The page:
Saturday, April 27, 2002

Camp has teens feeling solidarity with homeless




By Jenny Callison
Enquirer Contributor

        WYOMING — For two nights, a group of Wyoming High School students traded comfortable quarters for cardboard and square meals for handouts.

        By sleeping outdoors in boxes and begging for lunch items from their schoolmates, the 17 teens glimpsed a few of the realities facing homeless people. They endured Wednesday's thunderstorm, which soaked and scattered their corrugated shelters. They reported for class each day in the clothes they had worn (and slept in) since their experiment began Wednesday.

        Staples of middle class teen existence such as showers, cell phones and CD players were unknown in Shantytown Wyoming. Homework was done by flashlight. When the wet and the chill kept many students from sleep, they sang.

        “We were never so glad to get up and go to school,” said participant Cody West with a sleepy grin. “I was really cold and really, really hungry.“

        Students subsisted on the kindness of others: a few stale pastries for breakfast, handouts of food or money from others at lunch, and soup kitchen fare for supper. They were not allowed to beg from friends or sit with each other when eating at Cincinnati's Drop-Inn Center.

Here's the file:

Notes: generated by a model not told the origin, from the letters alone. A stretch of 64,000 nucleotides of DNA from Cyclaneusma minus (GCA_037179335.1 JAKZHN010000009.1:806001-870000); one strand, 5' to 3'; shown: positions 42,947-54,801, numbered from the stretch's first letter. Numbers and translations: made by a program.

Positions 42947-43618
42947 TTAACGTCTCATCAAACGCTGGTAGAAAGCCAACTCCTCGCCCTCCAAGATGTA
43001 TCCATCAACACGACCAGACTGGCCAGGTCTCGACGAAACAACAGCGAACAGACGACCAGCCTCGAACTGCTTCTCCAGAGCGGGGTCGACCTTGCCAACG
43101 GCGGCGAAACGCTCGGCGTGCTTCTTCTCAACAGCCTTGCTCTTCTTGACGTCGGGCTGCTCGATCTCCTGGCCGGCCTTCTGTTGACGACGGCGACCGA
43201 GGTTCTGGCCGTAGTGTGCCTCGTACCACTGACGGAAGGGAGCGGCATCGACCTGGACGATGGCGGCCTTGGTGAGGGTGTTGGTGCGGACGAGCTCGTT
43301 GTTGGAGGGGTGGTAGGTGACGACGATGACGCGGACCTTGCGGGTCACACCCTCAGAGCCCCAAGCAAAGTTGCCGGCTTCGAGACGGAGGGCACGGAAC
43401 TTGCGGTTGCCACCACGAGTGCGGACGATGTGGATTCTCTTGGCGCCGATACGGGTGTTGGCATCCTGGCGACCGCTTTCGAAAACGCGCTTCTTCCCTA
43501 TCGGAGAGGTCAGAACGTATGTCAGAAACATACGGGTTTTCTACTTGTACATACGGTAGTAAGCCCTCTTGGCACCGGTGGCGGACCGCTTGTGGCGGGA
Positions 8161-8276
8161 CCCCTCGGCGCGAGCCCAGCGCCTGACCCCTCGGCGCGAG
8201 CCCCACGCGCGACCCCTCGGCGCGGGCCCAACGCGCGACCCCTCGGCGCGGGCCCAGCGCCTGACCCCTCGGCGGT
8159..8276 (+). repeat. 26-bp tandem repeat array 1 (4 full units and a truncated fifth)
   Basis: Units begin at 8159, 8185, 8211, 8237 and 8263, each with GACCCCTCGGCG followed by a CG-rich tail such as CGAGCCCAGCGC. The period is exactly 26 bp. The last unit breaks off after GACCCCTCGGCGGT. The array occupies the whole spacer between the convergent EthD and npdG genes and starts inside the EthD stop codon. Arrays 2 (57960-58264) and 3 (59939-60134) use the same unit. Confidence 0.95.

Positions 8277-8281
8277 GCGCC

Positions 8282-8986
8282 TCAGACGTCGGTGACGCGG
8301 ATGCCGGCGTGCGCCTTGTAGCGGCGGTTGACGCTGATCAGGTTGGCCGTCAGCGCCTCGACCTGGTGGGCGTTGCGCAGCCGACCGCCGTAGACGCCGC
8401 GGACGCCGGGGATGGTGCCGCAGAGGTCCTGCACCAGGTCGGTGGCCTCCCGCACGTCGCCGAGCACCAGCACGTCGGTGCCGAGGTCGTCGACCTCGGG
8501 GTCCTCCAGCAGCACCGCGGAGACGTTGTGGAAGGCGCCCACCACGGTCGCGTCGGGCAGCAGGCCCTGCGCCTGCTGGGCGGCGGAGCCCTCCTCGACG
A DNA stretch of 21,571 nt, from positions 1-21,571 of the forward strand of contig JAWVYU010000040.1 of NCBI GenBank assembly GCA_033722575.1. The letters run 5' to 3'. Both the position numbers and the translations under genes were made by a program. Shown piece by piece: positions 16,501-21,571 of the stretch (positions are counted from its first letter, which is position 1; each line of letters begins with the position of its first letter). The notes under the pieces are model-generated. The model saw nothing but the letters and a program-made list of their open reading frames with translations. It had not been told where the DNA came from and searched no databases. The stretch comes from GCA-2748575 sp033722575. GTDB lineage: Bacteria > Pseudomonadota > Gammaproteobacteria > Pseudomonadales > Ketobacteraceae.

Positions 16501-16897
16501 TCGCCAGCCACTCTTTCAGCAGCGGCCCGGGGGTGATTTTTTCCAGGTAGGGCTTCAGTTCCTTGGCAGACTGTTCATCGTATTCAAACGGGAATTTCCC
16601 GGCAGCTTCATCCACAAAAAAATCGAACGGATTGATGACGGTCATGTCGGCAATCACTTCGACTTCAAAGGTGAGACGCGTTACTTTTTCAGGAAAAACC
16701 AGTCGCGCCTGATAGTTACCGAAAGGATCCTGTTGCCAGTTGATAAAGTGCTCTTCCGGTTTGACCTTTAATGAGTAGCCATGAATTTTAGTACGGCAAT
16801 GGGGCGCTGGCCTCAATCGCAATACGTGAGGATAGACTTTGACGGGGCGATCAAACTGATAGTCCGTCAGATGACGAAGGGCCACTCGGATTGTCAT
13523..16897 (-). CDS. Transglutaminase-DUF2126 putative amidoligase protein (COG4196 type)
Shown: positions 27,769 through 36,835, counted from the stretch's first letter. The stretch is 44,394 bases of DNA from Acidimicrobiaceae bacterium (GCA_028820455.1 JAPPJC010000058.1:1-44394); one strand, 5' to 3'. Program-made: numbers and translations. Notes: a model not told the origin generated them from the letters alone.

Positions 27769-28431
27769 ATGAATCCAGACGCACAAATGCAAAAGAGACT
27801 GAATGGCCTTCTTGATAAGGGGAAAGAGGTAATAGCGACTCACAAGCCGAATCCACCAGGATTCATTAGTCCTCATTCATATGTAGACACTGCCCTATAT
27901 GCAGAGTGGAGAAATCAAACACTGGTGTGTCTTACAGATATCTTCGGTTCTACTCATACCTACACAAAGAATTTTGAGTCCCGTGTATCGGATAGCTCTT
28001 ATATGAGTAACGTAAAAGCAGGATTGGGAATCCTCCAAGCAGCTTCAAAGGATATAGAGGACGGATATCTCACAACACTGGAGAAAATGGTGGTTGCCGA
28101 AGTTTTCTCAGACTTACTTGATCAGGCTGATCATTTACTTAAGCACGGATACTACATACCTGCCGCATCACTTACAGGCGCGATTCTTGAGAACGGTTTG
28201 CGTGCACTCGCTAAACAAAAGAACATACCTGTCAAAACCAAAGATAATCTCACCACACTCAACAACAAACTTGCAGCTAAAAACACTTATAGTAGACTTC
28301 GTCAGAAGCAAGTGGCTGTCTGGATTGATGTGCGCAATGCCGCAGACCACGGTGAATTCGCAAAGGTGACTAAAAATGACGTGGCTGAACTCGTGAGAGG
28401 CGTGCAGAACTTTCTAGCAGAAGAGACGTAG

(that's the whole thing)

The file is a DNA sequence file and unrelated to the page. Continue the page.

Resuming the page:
The project was coordinated by students with the support of high school officials and the help of Mike Pearl, director of Wyoming Youth Services Bureau.

        “When I first started with the Youth Services Bureau three years ago, I thought about doing this, but waited until I had a group of students that could take the ball and run with it,” he said. “This year, the students approached me about it.”

        “Often we view homelessness as being out there, far removed from us here in Wyoming, inside the bubble, as we say,” said high school principal Kenneth Baker. “These students have brought awareness inside the bubble.”

        The activity captured the attention of the entire student body, participants said.

        “Some kids complained that we were trivializing the problems of the homeless, but it's brought up a lot of conversation,” said Joseph Fullman.

        Mr. Pearl was surprised at the stamina exhibited by the project participants.

        “On Wednesday night I was waiting for somebody to say, "I'm going home,' but nobody did,” he said. “I had the key to the school, so they could have asked to go inside and wash, but they didn't.”

        Shantytown Wyoming, modeled on similar projects at schools such as Ursuline Academy and St. Xavier High School, also used speakers, films and discussions. Organizers see the project continuing as more students decide to take part.

        “After the first night it totally changed the way I think about homeless people,” said Joseph. “Rather than thinking about them as "the homeless,' it's easier to see people in their individual situations.”

       



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